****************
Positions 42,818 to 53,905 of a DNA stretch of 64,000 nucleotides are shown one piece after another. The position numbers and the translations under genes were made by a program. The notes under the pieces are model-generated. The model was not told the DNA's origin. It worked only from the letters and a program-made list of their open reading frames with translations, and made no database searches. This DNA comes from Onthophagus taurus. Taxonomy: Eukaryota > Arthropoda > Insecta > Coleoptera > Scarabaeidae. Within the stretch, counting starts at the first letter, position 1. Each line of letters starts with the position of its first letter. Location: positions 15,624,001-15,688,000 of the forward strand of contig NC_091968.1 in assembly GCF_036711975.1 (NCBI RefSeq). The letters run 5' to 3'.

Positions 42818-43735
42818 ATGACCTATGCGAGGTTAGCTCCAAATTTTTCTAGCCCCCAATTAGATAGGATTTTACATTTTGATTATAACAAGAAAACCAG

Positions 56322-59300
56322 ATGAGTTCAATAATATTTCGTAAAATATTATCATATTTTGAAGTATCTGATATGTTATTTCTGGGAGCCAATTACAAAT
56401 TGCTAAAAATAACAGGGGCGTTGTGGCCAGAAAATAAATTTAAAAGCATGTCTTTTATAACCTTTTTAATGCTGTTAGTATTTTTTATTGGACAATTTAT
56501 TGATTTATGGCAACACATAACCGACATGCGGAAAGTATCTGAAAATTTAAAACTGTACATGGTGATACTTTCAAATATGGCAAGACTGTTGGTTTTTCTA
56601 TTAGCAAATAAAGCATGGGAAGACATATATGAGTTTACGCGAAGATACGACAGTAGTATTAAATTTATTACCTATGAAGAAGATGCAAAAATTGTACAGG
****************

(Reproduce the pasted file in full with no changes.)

Positions 42,818 to 53,905 of a DNA stretch of 64,000 nucleotides are shown one piece after another. The position numbers and the translations under genes were made by a program. The notes under the pieces are model-generated. The model was not told the DNA's origin. It worked only from the letters and a program-made list of their open reading frames with translations, and made no database searches. This DNA comes from Onthophagus taurus. Taxonomy: Eukaryota > Arthropoda > Insecta > Coleoptera > Scarabaeidae. Within the stretch, counting starts at the first letter, position 1. Each line of letters starts with the position of its first letter. Location: positions 15,624,001-15,688,000 of the forward strand of contig NC_091968.1 in assembly GCF_036711975.1 (NCBI RefSeq). The letters run 5' to 3'.

Positions 42818-43735
42818 ATGACCTATGCGAGGTTAGCTCCAAATTTTTCTAGCCCCCAATTAGATAGGATTTTACATTTTGATTATAACAAGAAAACCAG

Positions 56322-59300
56322 ATGAGTTCAATAATATTTCGTAAAATATTATCATATTTTGAAGTATCTGATATGTTATTTCTGGGAGCCAATTACAAAT
56401 TGCTAAAAATAACAGGGGCGTTGTGGCCAGAAAATAAATTTAAAAGCATGTCTTTTATAACCTTTTTAATGCTGTTAGTATTTTTTATTGGACAATTTAT
56501 TGATTTATGGCAACACATAACCGACATGCGGAAAGTATCTGAAAATTTAAAACTGTACATGGTGATACTTTCAAATATGGCAAGACTGTTGGTTTTTCTA
56601 TTAGCAAATAAAGCATGGGAAGACATATATGAGTTTACGCGAAGATACGACAGTAGTATTAAATTTATTACCTATGAAGAAGATGCAAAAATTGTACAGG